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 In Mechanic’s Lien Law Updates and News

After filing hundreds of California mechanic’s liens over the years, National Lien Law has developed certain tips and strategies to make your collection efforts more successful. These are some of the factors that we have learned:

• Watch out for time deadlines. You can certainly send in your California lien by mail to the recorder, but if you only have a couple of days before the running of the statute of limitations, there is a lurking danger. What if for some reason the recorder rejects it and by the time it is sent back to you and you send it back again, the time has lapsed? The best idea is to hand carry it into the recorder’s office. They usually allow you to make changes right at the counter.

• Make sure you are naming the correct owner(s). Just because a person is listed in your contract, does not mean they are the correct fee simple owner. To double check, simply do a Google search, for example, “Ventura County California assessor’s office, property search.” You can do a name search or a common street address search. It will then pull up the correct owner as well as the Assessor’s Parcel Number (APN), which will be your legal description. There is no need to have any other detailed legal description, at least in California.

• Make sure the amount of the California mechanic’s lien is contained on the first page.

• How much can you ask for? Only put in the unpaid principal. Do not increase that amount by interest, finance charges, costs or attorney’s fees. You can only get them later at trial. Instead, it should be stated, for example: “$10,000. Plus prejudgment interest, costs for recording the California lien, and attorney’s fees according to proof at trial.”

• Add the value of everything you have performed, including any change orders. The change order amounts should be added whether or not they had been signed and whether or not they are contested. You have a good faith right to assert everything you feel entitled to, and do not have to anticipate the other party’s defenses.

• Don’t ever hold off recording your lien because someone says to you: “if you file the lien, you’ll mess up the project and never get paid. Just be patient and the funds will be coming to you shortly.” This is a prescription for fraud. Simply tell them that upon being paid, you will immediately release the lien.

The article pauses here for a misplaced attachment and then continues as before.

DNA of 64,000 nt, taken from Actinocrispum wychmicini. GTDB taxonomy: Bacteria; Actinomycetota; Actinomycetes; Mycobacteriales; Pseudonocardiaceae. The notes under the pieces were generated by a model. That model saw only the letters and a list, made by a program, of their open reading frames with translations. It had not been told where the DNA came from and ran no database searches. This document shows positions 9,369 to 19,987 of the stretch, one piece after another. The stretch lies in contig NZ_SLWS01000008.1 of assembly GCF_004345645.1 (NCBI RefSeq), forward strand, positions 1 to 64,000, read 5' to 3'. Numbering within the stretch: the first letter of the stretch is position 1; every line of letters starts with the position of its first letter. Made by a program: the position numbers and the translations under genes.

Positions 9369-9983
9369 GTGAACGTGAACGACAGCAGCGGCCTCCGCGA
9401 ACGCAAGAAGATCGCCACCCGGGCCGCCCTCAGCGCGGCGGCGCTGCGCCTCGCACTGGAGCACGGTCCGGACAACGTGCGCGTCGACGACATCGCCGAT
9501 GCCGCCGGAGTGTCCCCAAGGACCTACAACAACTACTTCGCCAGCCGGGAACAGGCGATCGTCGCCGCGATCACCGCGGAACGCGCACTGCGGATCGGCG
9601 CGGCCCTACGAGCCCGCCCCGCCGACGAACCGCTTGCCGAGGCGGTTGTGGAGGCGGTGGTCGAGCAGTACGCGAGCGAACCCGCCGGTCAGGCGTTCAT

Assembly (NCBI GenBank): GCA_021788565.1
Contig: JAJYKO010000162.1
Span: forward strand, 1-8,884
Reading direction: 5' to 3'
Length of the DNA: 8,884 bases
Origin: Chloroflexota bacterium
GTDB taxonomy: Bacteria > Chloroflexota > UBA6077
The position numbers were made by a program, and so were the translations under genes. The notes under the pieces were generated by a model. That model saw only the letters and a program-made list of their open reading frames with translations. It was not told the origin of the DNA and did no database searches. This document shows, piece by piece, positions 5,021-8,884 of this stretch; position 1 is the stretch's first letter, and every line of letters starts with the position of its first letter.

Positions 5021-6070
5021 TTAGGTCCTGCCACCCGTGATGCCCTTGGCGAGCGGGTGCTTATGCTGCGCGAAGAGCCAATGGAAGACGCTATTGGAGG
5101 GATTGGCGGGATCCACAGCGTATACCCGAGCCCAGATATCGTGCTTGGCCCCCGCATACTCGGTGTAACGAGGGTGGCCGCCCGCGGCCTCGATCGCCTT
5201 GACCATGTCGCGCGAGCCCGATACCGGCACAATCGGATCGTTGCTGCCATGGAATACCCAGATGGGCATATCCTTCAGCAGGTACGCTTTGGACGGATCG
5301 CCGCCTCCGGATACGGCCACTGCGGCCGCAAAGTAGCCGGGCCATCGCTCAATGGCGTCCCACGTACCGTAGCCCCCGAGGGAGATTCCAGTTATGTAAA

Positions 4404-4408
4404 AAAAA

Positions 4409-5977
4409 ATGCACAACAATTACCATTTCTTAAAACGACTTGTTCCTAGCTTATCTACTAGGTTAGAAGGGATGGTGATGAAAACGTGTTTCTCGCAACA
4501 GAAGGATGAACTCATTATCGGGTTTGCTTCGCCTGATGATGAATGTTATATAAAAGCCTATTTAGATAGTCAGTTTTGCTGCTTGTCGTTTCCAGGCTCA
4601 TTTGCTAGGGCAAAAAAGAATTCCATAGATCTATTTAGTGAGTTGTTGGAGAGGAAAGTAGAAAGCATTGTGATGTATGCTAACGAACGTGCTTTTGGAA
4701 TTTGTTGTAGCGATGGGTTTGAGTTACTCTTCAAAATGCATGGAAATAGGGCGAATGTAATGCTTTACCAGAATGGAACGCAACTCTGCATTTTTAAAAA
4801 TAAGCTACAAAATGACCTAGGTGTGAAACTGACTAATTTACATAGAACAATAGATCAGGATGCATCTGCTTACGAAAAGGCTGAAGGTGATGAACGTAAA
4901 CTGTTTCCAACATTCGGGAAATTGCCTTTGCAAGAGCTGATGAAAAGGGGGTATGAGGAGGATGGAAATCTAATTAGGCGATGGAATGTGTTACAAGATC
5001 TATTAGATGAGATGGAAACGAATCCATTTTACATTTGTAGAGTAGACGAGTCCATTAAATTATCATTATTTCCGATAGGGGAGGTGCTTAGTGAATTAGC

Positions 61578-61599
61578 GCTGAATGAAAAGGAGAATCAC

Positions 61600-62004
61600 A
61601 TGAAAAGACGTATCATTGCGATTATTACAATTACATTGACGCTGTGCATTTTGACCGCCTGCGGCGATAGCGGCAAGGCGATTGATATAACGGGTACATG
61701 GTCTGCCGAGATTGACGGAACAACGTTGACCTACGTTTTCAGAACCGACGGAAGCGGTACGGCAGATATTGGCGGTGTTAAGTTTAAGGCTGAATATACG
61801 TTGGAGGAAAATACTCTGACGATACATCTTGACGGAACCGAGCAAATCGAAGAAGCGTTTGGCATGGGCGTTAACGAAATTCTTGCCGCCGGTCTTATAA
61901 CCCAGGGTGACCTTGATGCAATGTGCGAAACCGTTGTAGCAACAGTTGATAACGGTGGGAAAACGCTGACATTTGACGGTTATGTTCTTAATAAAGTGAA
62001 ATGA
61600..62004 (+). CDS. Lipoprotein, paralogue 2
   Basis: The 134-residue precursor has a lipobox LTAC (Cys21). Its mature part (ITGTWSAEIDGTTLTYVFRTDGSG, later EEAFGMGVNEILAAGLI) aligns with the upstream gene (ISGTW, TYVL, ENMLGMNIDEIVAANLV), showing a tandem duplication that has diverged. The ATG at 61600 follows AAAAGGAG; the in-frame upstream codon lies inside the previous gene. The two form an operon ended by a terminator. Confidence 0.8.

• The time to file a California mechanic’s lien for all persons, whether general contractor, subcontractor or material supplier, is a bit different in California. For everyone, it begins to run upon the completion of the overall project, not just your portion of the work.

• But this time is not extended for warranty work or punch lists. The only exception to a punch list, is if the other party is having you do additional items, as opposed to correcting what you have already done. But remember, the time is extended for any work under the base contract or additional work, including change orders. By all means, if there is anything, no matter how small in value, to be done additionally, go ahead and do it–because it extends the time.

• If you are wrongfully terminated on the job, your mechanic’s lien can be for the value of your labor and materials up until the date of termination. But you cannot record a mechanic’s lien for your lost profits for the balance of the contract that you were denied. That can only be recovered in a lawsuit for breach of contract.

• Some lien claimants like to do a notice of intent to lien before the actual lien. In other words, giving a 10-day warning shot. It is not required by the code. If you have already exhausted your attempts at payment, you are probably wasting your breath doing this. But if you do the notice of intent, attach a sample copy of your mechanic’s lien so they know you are serious.